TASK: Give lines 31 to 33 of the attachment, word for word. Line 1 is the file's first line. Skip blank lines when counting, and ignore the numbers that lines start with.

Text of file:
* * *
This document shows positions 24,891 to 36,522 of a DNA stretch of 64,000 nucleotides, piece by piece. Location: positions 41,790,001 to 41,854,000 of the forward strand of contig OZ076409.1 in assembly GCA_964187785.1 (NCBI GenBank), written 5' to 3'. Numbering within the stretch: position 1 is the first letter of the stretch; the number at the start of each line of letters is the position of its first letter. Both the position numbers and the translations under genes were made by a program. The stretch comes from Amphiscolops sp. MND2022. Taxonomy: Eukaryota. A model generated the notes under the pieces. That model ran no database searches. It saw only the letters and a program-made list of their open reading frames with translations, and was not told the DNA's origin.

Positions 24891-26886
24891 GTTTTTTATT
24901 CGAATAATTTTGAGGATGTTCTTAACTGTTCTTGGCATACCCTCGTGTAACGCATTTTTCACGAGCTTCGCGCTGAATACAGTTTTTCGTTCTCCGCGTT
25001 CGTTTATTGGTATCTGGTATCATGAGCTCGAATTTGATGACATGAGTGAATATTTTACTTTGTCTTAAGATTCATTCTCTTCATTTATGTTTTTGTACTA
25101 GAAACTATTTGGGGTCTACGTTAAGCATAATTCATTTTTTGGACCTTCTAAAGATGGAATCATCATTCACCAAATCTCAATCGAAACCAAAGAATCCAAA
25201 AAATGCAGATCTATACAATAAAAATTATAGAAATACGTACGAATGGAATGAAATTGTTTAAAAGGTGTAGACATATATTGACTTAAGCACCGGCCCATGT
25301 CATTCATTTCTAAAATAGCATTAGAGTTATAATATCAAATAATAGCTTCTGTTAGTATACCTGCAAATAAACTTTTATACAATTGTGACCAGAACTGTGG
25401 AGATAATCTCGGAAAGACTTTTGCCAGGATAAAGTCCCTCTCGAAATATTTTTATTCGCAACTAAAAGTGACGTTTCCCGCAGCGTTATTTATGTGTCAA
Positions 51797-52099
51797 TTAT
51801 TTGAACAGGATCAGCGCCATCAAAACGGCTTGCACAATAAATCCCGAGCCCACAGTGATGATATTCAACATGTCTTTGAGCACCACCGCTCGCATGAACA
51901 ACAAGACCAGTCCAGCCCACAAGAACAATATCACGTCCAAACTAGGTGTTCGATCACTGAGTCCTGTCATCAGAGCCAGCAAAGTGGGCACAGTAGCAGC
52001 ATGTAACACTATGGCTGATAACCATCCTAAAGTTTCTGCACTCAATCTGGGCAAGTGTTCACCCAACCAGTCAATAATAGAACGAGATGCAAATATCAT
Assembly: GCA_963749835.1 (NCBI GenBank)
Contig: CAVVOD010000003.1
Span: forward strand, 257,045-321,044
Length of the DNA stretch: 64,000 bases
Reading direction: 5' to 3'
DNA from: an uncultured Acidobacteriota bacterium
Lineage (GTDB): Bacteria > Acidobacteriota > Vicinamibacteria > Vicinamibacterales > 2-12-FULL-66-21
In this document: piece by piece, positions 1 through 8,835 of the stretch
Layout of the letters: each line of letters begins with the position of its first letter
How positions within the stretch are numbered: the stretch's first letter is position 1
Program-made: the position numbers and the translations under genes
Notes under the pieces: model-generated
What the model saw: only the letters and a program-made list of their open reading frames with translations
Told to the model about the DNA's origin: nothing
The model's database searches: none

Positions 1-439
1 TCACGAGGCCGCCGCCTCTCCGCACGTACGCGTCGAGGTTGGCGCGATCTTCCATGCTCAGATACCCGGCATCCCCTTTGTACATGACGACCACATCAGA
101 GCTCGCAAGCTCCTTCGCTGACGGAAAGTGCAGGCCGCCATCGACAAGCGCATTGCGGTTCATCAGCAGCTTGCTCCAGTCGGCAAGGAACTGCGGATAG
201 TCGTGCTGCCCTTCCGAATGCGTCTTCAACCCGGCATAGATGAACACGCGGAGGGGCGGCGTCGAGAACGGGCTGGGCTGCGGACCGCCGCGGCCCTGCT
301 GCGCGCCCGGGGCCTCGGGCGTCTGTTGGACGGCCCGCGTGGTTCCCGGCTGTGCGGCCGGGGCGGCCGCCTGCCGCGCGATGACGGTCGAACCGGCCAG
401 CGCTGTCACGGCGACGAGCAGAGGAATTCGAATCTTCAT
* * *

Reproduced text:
1 TCACGAGGCCGCCGCCTCTCCGCACGTACGCGTCGAGGTTGGCGCGATCTTCCATGCTCAGATACCCGGCATCCCCTTTGTACATGACGACCACATCAGA
101 GCTCGCAAGCTCCTTCGCTGACGGAAAGTGCAGGCCGCCATCGACAAGCGCATTGCGGTTCATCAGCAGCTTGCTCCAGTCGGCAAGGAACTGCGGATAG
201 TCGTGCTGCCCTTCCGAATGCGTCTTCAACCCGGCATAGATGAACACGCGGAGGGGCGGCGTCGAGAACGGGCTGGGCTGCGGACCGCCGCGGCCCTGCT